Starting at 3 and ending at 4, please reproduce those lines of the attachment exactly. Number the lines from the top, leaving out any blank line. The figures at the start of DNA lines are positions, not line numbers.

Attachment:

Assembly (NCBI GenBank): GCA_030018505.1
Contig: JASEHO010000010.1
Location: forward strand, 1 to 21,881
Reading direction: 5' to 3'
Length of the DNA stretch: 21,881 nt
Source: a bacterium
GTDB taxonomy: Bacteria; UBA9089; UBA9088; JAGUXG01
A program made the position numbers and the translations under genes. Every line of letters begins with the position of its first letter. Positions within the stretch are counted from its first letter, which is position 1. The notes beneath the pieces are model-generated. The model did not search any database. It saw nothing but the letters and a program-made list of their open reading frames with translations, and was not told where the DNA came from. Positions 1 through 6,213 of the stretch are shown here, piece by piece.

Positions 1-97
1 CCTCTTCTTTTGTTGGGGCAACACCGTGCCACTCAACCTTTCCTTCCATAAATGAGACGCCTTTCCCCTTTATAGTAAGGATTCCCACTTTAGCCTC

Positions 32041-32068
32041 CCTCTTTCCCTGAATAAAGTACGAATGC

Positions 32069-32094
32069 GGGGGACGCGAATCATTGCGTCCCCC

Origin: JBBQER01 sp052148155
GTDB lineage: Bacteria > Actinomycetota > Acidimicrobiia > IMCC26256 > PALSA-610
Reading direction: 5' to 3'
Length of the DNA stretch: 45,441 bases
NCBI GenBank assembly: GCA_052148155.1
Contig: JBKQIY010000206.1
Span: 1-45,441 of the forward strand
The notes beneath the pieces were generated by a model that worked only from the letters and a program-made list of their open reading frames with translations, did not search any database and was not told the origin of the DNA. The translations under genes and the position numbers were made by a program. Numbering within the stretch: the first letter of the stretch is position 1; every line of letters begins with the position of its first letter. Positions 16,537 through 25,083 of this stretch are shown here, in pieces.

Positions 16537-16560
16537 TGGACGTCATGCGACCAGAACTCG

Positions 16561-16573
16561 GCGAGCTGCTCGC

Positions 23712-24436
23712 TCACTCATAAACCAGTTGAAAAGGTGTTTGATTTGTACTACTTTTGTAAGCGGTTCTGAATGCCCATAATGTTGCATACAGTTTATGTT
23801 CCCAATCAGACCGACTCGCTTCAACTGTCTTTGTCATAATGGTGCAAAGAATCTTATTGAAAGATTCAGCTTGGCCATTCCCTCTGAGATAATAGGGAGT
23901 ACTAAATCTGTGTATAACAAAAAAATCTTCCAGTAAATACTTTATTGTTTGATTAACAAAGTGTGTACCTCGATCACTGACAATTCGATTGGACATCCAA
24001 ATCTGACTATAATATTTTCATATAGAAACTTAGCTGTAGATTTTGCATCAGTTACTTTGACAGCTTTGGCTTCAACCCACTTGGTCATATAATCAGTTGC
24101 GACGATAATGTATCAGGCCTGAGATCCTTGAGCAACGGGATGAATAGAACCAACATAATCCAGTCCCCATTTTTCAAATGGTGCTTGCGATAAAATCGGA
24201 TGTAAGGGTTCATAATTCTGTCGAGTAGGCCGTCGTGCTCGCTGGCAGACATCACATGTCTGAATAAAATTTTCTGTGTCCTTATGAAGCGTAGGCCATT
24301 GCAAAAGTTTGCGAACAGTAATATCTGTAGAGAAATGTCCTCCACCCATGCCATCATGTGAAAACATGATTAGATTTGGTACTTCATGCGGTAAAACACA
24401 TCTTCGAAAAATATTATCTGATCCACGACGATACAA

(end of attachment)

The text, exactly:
Location: forward strand, 1 to 21,881
Reading direction: 5' to 3'